Kids sending beans to space
DreamUp to Space
DreamUp provides space-based education to students and entrepreneurs. The first company bringing space into the classroom and the classroom into space, DreamUp is uniquely positioned to engage kids globally with the most cutting-edge space research and developments, and inspire them through scientific discoveries in orbital and suborbital space. DreamUp has a proven track record, having brought over 400 student research payloads worldwide to the International Space Station (ISS), working with student groups around the globe to ensure their experiments are approved for and manifested on SpaceX and Orbital rockets for launch to the ISS. DreamUp’s team of experts has integrated hundreds of payloads through our special relationship with launch services provider NanoRacks and their Space Act agreement with NASA that allows access to the most advanced platforms on board the ISS.
iLEAD Student Aerospace Projects
With iLEAD’s DreamUp to Space Experiment Design Challenge, a project developed in partnership with DreamUp spinoff NanoRacks, learners in grades 5-12 are invited to apply to join one of two DreamUp to Space Launch Teams, featuring experiments designed by learners at SCVi and iLEAD Exploration!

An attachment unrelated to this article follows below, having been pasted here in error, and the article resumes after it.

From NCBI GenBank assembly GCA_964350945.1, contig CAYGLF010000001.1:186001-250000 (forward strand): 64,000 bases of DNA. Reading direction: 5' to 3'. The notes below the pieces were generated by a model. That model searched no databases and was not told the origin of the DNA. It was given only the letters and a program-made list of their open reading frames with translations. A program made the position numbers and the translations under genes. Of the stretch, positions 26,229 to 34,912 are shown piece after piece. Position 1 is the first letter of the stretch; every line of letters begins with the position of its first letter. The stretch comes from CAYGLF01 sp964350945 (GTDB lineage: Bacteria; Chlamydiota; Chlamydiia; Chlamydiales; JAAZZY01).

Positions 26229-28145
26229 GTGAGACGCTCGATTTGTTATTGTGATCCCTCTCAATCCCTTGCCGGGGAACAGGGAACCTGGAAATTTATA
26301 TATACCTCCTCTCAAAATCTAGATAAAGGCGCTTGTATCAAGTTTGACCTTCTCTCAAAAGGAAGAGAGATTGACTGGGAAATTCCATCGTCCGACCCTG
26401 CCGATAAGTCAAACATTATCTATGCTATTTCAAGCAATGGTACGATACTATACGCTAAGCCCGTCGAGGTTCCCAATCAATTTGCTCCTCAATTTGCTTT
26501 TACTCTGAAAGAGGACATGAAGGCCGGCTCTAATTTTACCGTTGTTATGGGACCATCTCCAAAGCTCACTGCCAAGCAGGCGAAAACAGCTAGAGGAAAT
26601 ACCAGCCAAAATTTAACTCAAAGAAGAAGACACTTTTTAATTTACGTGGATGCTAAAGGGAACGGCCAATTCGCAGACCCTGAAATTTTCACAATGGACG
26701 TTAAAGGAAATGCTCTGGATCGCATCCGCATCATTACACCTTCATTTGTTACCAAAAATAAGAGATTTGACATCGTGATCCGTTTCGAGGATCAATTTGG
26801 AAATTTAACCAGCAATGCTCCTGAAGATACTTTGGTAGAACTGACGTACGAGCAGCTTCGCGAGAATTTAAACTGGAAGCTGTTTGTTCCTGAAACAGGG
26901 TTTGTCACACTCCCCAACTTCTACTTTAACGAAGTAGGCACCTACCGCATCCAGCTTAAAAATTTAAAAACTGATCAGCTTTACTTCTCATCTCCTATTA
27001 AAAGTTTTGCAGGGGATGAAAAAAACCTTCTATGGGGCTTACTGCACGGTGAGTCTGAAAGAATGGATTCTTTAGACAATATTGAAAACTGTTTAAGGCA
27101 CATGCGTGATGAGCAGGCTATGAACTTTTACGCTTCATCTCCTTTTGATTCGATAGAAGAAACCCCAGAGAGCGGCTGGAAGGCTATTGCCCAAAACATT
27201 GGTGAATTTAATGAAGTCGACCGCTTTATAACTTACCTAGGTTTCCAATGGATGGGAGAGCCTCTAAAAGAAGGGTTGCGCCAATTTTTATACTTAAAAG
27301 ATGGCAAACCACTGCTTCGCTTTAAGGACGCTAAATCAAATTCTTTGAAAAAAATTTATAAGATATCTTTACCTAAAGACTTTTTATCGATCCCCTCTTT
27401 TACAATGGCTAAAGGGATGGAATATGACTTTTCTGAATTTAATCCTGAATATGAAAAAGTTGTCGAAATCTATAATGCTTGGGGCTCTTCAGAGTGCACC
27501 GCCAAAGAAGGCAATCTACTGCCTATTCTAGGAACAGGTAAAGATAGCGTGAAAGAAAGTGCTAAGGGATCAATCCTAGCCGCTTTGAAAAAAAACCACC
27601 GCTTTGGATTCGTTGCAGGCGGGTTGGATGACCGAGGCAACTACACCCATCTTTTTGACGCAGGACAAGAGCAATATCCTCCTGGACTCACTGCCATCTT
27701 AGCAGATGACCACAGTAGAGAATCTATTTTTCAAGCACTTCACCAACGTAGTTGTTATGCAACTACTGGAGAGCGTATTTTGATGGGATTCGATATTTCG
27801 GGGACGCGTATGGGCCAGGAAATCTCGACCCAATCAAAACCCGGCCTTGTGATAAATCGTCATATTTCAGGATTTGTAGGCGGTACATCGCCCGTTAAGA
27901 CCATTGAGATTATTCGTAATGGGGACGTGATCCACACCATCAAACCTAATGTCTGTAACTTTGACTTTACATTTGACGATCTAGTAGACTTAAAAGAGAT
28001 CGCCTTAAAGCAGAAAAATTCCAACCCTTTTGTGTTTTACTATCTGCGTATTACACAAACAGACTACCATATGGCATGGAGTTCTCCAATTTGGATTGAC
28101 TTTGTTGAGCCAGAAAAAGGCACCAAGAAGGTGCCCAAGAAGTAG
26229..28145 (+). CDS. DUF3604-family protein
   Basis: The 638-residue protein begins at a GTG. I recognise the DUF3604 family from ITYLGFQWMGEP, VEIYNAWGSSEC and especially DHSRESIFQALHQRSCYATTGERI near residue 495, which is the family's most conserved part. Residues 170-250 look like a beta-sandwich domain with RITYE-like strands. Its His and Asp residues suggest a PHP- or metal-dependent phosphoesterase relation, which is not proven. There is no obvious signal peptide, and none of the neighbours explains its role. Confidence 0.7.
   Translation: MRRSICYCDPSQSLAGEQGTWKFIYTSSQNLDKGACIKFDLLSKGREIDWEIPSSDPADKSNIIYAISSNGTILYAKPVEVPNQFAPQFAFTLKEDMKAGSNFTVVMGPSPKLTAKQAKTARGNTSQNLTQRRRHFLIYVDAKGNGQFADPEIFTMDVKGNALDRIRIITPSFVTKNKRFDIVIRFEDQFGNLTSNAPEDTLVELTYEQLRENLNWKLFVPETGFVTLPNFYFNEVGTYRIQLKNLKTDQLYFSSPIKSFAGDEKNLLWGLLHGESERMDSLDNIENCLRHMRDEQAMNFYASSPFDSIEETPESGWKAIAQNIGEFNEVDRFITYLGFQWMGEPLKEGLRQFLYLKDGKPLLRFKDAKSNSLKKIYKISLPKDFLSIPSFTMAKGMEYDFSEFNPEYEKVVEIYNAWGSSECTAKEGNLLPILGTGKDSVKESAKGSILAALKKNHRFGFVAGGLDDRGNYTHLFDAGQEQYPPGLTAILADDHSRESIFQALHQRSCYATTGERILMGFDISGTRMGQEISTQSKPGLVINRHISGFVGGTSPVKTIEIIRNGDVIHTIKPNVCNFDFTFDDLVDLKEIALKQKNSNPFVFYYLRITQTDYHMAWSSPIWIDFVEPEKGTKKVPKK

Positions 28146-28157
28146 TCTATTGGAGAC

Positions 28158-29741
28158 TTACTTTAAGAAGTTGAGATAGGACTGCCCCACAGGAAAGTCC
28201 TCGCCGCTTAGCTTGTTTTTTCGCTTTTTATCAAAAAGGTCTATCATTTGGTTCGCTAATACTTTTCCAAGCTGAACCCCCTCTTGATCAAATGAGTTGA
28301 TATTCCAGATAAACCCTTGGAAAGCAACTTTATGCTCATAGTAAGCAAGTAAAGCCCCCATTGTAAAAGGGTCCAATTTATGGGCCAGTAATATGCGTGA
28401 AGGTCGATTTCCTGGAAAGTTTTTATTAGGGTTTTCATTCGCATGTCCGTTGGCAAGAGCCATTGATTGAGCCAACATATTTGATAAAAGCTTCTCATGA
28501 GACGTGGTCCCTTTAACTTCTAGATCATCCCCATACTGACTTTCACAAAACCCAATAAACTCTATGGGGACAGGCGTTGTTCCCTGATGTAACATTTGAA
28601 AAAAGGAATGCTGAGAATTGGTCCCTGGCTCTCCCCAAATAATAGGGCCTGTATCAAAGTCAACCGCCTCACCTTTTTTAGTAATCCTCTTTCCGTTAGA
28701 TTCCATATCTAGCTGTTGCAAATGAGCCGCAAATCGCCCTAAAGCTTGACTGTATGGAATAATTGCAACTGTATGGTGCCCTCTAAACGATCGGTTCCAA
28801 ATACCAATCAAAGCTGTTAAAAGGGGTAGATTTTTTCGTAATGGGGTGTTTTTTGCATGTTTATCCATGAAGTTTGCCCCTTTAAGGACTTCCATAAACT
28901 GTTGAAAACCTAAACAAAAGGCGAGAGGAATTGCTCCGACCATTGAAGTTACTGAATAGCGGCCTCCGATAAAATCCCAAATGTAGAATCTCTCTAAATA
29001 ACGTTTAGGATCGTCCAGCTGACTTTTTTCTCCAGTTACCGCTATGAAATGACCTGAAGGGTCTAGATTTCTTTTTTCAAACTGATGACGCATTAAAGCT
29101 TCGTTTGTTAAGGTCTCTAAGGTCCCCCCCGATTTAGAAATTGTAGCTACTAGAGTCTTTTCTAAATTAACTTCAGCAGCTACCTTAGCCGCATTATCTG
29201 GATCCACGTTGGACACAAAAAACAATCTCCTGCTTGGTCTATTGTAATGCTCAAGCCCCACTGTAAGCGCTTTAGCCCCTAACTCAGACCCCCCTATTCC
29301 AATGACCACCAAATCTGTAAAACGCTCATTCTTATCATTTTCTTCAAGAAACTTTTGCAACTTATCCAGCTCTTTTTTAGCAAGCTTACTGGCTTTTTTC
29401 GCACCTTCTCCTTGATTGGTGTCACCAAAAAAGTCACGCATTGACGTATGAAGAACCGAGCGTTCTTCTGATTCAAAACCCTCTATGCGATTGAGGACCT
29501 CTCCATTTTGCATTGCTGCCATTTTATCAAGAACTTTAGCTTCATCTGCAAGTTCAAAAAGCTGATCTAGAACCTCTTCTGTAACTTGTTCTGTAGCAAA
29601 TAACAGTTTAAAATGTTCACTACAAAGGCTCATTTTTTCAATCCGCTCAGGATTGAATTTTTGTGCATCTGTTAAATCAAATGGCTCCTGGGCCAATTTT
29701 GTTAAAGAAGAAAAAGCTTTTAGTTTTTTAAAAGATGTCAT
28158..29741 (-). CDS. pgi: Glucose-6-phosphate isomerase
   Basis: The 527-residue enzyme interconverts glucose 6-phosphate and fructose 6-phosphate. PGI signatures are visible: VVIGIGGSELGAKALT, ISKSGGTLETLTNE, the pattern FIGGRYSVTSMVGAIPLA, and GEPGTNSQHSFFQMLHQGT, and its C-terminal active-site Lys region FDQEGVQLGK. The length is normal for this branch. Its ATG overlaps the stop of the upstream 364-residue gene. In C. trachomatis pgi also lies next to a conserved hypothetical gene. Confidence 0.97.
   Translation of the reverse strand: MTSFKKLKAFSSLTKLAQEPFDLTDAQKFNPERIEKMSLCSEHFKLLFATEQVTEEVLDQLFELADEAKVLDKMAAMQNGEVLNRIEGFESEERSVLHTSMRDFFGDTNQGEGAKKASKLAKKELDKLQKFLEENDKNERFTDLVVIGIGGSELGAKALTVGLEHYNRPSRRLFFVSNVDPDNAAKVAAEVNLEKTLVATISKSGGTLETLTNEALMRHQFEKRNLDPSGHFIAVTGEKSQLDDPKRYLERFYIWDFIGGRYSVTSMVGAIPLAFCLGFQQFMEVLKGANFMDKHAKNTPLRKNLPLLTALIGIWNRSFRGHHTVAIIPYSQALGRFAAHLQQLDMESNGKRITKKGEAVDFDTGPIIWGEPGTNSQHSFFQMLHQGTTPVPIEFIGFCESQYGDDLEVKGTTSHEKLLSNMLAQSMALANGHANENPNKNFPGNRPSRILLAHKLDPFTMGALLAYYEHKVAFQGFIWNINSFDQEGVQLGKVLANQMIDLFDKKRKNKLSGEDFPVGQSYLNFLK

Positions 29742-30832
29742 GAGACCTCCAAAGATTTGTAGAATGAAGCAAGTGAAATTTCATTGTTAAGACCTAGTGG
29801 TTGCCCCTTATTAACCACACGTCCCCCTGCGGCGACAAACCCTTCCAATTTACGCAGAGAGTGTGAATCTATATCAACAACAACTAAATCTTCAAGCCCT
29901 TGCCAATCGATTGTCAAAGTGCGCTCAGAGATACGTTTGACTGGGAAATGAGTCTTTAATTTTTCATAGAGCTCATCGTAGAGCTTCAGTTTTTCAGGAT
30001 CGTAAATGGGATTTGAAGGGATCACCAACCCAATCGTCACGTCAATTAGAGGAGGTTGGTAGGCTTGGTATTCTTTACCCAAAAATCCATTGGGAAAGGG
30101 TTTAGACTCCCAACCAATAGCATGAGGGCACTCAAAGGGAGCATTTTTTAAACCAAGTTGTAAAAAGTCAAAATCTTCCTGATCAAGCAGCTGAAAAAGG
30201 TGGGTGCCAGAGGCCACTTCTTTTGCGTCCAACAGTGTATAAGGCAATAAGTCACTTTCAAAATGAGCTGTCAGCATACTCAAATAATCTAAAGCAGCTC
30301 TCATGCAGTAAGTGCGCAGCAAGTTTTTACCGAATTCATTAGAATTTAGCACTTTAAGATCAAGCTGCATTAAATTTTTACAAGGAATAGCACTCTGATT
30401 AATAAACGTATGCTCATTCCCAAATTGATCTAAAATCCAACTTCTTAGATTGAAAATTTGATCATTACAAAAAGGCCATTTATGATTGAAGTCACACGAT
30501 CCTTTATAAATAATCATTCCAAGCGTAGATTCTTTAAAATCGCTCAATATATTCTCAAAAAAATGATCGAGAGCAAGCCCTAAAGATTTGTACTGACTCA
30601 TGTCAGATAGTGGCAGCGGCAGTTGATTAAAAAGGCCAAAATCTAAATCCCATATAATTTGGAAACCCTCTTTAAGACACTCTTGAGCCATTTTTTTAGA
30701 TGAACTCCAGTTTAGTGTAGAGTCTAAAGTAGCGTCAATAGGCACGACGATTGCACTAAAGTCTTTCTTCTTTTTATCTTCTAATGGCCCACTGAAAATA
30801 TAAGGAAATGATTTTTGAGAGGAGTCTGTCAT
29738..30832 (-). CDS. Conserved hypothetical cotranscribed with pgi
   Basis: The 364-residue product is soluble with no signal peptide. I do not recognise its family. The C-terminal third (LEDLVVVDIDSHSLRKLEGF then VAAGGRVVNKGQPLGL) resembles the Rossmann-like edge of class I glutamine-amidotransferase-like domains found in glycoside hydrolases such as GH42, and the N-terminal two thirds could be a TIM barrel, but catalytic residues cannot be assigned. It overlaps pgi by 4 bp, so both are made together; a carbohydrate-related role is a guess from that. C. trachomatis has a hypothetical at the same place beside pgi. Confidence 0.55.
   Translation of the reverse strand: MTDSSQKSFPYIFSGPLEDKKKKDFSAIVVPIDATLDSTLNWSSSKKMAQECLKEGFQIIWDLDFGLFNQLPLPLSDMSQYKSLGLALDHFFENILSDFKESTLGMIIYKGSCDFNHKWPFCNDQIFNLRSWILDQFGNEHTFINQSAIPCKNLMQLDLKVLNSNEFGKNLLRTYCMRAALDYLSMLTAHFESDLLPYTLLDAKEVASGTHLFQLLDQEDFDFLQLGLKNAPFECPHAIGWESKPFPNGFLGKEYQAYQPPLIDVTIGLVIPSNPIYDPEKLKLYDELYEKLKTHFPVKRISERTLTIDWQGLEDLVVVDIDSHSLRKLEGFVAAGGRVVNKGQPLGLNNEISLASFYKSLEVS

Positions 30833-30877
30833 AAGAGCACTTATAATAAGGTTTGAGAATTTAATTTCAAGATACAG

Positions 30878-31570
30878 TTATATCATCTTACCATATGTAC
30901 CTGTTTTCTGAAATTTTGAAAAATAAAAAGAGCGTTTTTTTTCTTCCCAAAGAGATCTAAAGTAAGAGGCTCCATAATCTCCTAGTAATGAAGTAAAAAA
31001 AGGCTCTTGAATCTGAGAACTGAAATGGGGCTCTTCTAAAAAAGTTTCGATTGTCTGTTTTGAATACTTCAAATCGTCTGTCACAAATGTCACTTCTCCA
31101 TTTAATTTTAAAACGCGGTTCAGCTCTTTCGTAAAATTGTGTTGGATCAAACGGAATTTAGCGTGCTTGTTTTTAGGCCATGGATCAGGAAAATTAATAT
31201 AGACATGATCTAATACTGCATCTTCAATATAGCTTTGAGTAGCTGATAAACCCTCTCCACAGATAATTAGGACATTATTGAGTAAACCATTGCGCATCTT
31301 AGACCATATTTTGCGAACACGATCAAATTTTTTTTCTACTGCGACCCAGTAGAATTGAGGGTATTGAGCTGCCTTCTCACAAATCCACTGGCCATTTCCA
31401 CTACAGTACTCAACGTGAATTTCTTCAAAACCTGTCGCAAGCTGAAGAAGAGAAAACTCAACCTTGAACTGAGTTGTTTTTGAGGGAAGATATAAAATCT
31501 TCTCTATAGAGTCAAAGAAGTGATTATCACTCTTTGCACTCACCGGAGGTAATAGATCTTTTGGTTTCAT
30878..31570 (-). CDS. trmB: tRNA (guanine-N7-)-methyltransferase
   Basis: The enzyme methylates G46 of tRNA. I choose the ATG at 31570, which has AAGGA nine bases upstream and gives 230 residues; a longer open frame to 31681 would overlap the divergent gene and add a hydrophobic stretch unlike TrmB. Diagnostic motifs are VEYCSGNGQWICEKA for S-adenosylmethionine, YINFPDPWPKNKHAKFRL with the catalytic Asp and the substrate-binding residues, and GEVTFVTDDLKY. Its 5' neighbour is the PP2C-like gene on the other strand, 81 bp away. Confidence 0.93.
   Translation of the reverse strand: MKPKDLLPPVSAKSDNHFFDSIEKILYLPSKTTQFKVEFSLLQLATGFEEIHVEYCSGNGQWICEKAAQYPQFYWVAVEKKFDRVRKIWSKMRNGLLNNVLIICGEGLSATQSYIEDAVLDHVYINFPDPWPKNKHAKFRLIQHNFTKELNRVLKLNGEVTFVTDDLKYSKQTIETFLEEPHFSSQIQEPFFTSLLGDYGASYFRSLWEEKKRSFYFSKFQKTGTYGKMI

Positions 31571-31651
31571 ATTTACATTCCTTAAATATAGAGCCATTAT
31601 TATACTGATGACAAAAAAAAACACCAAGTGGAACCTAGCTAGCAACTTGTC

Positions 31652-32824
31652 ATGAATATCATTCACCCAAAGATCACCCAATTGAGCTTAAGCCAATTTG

Selected team members will run experiments in preparation for the actual experiments that will launch to space to be run by astronauts on the International Space Station with a target date of March 2021.
Team members will collaborate with facilitators and mentors at each stage. They’ll also be involved in promoting their mission, including creating videos and writing blogs. They’ll fund-raise for experiment-related expenses as well as the chance to travel with their families to Kennedy Space Center, where they could present their experiment and watch it blast to space!